Stash chocolates out of reach
We love tucking into chocolate at Christmas, but it can make our fourlegged friends very poorly.
Paws off that pudding!
The dried currants, raisins and sultanas (also found in mince pies) can leave dogs feeling very ruff indeed. The same goes for blue cheese and macadamia nuts.
Dispose of scraps safely
The dog (or other pets) might beg you for a turkey leg, but resist those puppy dog eyes, because cooked bones have a tendency to splinter when chewed.
Sweep up prickly pines
Protect fragile foot pads by cleaning up dropped needles. Gnawing at the tree branches can irritate dogs' mouths and tummies too.
Consider tethering your tree
To an adventurous dog, your twinkling Christmas tree looks like a tantalising playground. Consider securing it, so it can’t be toppled over.
Stick to plain water
Avoid chemical Christmas tree preservatives which can be toxic for our four-legged friends, who often love lapping up water from the tree stand.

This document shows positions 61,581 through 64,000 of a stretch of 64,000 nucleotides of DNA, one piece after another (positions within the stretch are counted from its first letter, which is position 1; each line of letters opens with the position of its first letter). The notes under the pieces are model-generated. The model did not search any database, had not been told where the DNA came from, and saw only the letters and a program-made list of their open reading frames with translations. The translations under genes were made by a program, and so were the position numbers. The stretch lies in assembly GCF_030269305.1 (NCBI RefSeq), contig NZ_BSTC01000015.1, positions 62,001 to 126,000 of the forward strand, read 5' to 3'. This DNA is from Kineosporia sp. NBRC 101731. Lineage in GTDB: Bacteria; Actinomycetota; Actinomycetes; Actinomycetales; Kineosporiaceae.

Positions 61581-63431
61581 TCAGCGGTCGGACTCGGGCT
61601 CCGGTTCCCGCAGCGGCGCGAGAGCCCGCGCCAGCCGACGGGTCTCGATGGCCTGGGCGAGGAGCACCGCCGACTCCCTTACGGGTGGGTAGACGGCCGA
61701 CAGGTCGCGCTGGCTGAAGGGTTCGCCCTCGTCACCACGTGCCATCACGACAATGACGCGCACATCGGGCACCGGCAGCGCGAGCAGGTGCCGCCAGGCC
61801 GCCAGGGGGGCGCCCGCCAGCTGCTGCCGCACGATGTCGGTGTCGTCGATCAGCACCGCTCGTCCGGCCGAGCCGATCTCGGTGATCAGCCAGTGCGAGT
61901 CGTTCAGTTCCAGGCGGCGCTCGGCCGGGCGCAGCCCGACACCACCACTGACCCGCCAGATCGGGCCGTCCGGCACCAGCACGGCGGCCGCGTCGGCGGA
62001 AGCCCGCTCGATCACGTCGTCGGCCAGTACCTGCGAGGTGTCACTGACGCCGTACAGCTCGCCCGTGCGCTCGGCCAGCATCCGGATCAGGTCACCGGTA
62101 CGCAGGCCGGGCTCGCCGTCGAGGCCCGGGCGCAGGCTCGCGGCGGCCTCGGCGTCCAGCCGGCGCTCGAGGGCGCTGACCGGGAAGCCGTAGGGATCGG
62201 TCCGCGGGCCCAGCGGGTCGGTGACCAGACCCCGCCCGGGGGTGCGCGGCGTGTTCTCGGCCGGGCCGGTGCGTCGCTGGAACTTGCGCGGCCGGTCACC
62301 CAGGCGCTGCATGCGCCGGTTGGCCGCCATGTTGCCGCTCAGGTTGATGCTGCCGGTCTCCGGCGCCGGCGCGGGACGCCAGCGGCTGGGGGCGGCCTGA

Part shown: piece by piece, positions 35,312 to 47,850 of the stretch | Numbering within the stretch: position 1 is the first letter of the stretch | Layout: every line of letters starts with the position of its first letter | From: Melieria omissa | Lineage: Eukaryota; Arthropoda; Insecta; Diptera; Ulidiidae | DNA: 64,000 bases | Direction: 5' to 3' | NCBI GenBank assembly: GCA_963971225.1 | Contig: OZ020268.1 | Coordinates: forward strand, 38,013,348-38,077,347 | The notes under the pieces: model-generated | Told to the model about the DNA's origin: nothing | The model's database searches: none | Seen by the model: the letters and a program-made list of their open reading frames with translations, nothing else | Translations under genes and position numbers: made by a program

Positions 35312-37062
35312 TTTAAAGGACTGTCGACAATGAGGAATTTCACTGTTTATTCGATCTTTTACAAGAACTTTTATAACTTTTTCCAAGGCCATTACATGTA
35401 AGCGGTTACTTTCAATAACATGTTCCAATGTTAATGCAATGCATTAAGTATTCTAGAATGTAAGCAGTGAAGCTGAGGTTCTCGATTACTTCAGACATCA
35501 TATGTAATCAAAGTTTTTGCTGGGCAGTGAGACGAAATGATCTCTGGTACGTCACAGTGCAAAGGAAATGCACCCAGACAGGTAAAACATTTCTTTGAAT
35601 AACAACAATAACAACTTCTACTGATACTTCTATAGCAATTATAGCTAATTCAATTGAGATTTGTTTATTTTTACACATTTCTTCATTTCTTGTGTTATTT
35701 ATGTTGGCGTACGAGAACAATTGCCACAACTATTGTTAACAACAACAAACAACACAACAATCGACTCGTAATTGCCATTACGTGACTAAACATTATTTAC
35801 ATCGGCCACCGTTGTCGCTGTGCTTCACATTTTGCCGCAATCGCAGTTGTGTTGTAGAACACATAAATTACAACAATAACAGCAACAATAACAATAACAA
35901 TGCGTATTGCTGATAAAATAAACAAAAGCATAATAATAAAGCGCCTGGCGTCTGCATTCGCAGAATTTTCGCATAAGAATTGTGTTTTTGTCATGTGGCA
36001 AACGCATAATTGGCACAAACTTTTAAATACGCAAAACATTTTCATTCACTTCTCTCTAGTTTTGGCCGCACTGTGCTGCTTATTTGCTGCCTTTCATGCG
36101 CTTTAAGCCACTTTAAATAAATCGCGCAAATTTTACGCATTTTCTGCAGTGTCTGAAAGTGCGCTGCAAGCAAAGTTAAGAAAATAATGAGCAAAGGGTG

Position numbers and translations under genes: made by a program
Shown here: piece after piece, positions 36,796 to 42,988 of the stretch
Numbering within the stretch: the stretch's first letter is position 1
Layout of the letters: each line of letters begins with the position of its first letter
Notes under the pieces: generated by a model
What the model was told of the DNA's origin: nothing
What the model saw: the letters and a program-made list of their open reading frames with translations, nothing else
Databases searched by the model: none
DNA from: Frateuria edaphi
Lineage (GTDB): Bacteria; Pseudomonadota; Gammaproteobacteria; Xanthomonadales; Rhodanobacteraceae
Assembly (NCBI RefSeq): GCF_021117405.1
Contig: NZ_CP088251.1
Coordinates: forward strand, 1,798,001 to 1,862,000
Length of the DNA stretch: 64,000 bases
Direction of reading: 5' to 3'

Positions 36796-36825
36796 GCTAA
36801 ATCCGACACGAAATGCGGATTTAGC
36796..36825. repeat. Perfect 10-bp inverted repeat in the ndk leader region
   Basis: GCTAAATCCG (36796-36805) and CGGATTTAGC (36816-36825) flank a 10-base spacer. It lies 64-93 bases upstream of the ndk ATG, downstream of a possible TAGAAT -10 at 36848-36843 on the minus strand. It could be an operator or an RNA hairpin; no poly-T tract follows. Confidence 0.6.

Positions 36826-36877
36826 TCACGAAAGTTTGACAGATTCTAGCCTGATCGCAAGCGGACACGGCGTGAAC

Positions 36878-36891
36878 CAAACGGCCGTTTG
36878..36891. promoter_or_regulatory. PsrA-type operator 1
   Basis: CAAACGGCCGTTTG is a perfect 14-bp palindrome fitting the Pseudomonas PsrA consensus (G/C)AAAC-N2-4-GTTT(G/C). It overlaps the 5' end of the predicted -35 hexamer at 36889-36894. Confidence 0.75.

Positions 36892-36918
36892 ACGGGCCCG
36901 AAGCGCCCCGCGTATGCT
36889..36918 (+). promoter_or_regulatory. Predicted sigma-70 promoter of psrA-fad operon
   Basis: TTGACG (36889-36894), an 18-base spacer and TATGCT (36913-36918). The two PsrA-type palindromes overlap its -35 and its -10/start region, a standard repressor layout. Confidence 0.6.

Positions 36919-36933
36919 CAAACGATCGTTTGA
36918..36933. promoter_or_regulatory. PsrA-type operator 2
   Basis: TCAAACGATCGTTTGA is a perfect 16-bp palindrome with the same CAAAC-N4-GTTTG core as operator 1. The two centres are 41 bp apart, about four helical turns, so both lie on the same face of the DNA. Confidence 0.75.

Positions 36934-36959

Dog-proof your decorations
Fairy lights and glass baubles add Christmas sparkle, just dangle them where they can’t be chewed or broken underfoot.
Be berry aware
Poinsettias, ivy, holly and mistletoe can give dogs a sore tummy, especially the berries.
Keep drinks off the coffee table
Alcohol can make curious canines wobbly and drowsy, just like us!
Be clever with candles
Position them where wagging tails won’t fan the flames.
Watch pups around presents
Plastic toys, silica gel sachets and batteries might be intriguing for Lottie they can be hazardous if swallowed.
Provide a quiet retreat
Dogs can find noise and excitement overwhelming, so offer Lottie a stress-free space away from loud music and Christmas crackers.
Mop up antifreeze spillages
It’s every driver’s friend in winter, but antifreeze is highly toxic to dogs, who are often attracted to the taste.